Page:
Creatures Among Us: The Intriguing but Maligned Bronzed Cowbird

By M. Kathy Raines
Special to the PARADE

Bronzed Cowbird. Photo by Chuck Lorenz.

A bronzed cowbird is not a bad bird for depositing her eggs in the nest of an unwitting host, whose own brood often dies. No, the cowbird, like ourselves, does what it does to survive and prosper. 

An obligate brood parasite—like about 1% of bird species, including some cuckoos—a cowbird never constructs a nest. After scouting out a prime host, she slips her eggs into the unsuspecting bird’s nest, sometimes destroying its inhabitants. Unable to distinguish cowbird eggs from their own, these duped foster parents feed and nurture often larger, earlier-to-hatch cowbird chicks, usually at the expense of their own, who, unable to compete, often die. It is not uncommon to spot a bright red cardinal tirelessly feeding a clamoring brown chick.

Appalled by this often-fatal trickery, some mistakenly brand cowbirds as murderers, forgetting that Nature is, as Alfred Lord Tennyson wrote, “red in tooth and claw.” Irate mockingbirds bombard birds, cats and people. Tiny hummingbirds fight fiercely, sometimes to the death, over a limited supply of blossoms.

Locally, the primary hosts of the bronzed cowbird appear to be green jays, long-billed thrashers, mockingbirds, northern cardinals, olive sparrows and Altamira orioles. Audubon’s orioles, which usually nest west of here, readily accept their eggs, while Bullock’s orioles reject them. Frequently parasitized species often attack nearby cowbirds. 

The bronzed cowbird (Molothrus aeneus), which commonly breeds in the Valley, shares its genus with the smaller, more thoroughly studied brown-headed cowbird, which appears less frequently here. Cowbirds join grackles, meadowlarks and orioles in the blackbird family, Icteridae. 

A courting male bronzed cowbird, his eyes like rubies embedded in black velvet, tosses back his head, his bronzy ruff ballooning like Dracula’s cape. Singing, he bounces, then hovers, helicopter-like, over the object of his desire.

Once a cowbird deposits her eggs in one or more nests, she closely monitors their progress. If the host removes her offering, a brown-headed cowbird often retaliates, demolishing the host’s eggs. Some would-be hosts, espying the thieves, build another nest atop their previous one, sometimes multiple times. One nest may contain both bronzed and brown-headed cowbird eggs.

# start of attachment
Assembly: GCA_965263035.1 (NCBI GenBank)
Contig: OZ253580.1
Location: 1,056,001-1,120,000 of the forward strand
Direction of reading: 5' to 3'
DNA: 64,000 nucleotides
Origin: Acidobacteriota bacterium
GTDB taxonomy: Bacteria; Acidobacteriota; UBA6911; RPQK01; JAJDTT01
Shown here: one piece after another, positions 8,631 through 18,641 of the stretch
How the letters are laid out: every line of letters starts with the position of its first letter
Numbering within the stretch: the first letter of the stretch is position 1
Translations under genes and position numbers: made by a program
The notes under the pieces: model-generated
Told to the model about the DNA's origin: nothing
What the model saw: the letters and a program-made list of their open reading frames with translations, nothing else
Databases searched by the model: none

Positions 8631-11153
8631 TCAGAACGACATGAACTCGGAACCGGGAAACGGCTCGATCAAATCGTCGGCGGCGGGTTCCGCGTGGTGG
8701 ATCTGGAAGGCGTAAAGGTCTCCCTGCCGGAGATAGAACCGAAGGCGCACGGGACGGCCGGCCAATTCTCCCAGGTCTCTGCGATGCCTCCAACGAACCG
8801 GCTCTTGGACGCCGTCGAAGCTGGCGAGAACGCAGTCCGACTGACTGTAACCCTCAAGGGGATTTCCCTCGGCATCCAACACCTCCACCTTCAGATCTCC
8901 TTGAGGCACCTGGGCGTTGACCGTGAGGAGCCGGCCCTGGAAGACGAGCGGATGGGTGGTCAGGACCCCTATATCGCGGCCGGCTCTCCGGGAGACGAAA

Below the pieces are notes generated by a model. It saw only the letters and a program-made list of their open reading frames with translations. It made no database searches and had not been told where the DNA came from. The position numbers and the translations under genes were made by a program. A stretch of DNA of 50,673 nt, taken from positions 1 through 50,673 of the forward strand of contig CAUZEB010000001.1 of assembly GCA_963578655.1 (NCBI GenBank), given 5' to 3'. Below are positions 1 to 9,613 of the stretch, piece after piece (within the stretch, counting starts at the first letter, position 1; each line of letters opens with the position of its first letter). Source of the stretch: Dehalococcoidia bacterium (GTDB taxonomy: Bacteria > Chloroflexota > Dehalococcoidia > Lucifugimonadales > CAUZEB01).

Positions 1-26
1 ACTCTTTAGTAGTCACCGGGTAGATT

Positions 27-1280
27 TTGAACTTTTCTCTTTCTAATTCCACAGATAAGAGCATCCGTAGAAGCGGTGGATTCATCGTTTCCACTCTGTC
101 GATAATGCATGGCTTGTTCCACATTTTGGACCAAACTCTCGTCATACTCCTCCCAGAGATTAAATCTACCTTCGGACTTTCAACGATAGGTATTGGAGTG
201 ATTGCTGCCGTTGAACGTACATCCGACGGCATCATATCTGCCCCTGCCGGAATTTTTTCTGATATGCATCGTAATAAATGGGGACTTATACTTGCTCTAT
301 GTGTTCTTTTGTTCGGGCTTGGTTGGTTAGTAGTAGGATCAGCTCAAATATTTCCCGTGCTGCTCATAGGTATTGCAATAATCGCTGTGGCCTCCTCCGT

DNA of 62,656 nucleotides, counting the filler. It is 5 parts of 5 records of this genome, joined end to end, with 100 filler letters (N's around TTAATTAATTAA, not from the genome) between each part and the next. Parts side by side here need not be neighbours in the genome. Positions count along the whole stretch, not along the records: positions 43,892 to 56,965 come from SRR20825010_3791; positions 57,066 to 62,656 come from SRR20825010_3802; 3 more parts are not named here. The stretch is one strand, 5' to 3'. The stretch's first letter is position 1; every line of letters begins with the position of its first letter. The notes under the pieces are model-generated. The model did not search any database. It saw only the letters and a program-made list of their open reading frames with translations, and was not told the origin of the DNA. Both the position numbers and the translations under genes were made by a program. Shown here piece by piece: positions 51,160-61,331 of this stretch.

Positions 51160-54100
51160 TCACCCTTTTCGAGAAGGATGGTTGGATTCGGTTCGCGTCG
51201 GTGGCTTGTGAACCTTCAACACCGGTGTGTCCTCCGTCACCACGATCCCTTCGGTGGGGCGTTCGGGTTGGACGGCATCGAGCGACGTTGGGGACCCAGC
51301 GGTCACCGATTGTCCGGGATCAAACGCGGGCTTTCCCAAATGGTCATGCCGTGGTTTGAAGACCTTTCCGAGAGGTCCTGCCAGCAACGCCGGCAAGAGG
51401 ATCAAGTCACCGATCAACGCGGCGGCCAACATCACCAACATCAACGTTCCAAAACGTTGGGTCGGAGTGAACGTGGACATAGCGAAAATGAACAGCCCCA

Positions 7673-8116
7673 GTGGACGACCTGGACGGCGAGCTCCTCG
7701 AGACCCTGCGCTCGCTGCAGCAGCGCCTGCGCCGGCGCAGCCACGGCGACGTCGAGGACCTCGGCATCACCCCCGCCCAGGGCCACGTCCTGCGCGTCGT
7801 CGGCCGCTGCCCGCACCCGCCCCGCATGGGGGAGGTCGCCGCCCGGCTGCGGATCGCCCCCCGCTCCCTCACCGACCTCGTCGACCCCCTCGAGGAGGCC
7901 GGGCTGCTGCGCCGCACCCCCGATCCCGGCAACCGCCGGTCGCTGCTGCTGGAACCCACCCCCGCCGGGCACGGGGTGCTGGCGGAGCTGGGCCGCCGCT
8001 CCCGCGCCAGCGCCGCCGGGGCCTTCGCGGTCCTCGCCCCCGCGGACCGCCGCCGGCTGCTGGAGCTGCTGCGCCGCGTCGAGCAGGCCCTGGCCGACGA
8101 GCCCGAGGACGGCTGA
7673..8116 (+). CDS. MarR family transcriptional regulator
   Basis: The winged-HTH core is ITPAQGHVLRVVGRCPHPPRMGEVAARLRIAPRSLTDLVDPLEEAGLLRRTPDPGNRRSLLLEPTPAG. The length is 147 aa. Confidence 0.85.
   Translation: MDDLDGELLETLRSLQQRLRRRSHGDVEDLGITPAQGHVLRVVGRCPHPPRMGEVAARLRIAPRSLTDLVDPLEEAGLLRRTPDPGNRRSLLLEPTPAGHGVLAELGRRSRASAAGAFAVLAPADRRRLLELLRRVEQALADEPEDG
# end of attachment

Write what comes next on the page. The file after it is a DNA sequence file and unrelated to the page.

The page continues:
A host feeds a bronzed cowbird for about two weeks after it leaves the nest. Interestingly, the cowbird somehow learns to be a cowbird, not a cardinal or a green jay. Young cowbirds do spend time foraging alone, and researchers have witnessed them interacting with adults, but whether these adults see them as unwary cowbird fledglings or as prospective mates is unclear. 

Why don’t cowbirds build nests like other self-respecting birds? One prevalent, but debated, theory holds that their once nomadic lives among herds of buffalo, then cattle—large beasts that stir up insects—made nest-building inconvenient and taxing. Also, presumably, the dearth of large, traveling herds led cowbirds to spread and diversify their habits, to the detriment of many songbirds. Then again, natural selection may simply favor this parasitism, which enables cowbirds to conserve energy and produce more offspring.

Though tempting, removing cowbird eggs from a host’s nest is illegal under the Migratory Bird Treaty Act unless one has a permit intended to protect an endangered species. And it may be counterproductive. Sometimes dubbed “mafiosos”, brown-headed cowbirds have destroyed nests that researchers have tampered with.

We cannot blame cowbirds, residents of our planet for millions of years, for decimating populations of certain birds. It is our responsibility, as the species currently in charge, to respect and preserve their habitats. 

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